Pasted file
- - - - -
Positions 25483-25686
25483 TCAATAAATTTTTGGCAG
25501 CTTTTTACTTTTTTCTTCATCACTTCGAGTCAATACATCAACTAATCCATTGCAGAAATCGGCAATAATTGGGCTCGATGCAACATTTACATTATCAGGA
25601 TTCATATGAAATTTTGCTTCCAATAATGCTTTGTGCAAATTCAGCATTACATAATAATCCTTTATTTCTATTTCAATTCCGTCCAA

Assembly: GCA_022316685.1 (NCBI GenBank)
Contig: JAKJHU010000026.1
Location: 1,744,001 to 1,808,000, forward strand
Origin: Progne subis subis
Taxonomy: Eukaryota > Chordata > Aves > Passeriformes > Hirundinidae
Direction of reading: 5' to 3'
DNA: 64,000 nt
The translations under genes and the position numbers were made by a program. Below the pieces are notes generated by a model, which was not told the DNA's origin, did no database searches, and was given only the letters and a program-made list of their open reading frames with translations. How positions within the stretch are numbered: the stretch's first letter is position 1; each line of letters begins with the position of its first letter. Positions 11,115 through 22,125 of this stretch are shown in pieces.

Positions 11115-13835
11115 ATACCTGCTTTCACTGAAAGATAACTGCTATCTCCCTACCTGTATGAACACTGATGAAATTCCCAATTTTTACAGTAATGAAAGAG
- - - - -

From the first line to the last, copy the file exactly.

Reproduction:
Positions 25483-25686
25483 TCAATAAATTTTTGGCAG
25501 CTTTTTACTTTTTTCTTCATCACTTCGAGTCAATACATCAACTAATCCATTGCAGAAATCGGCAATAATTGGGCTCGATGCAACATTTACATTATCAGGA
25601 TTCATATGAAATTTTGCTTCCAATAATGCTTTGTGCAAATTCAGCATTACATAATAATCCTTTATTTCTATTTCAATTCCGTCCAA

Assembly: GCA_022316685.1 (NCBI GenBank)
Contig: JAKJHU010000026.1
Location: 1,744,001 to 1,808,000, forward strand
Origin: Progne subis subis
Taxonomy: Eukaryota > Chordata > Aves > Passeriformes > Hirundinidae
Direction of reading: 5' to 3'
DNA: 64,000 nt
The translations under genes and the position numbers were made by a program. Below the pieces are notes generated by a model, which was not told the DNA's origin, did no database searches, and was given only the letters and a program-made list of their open reading frames with translations. How positions within the stretch are numbered: the stretch's first letter is position 1; each line of letters begins with the position of its first letter. Positions 11,115 through 22,125 of this stretch are shown in pieces.

Positions 11115-13835
11115 ATACCTGCTTTCACTGAAAGATAACTGCTATCTCCCTACCTGTATGAACACTGATGAAATTCCCAATTTTTACAGTAATGAAAGAG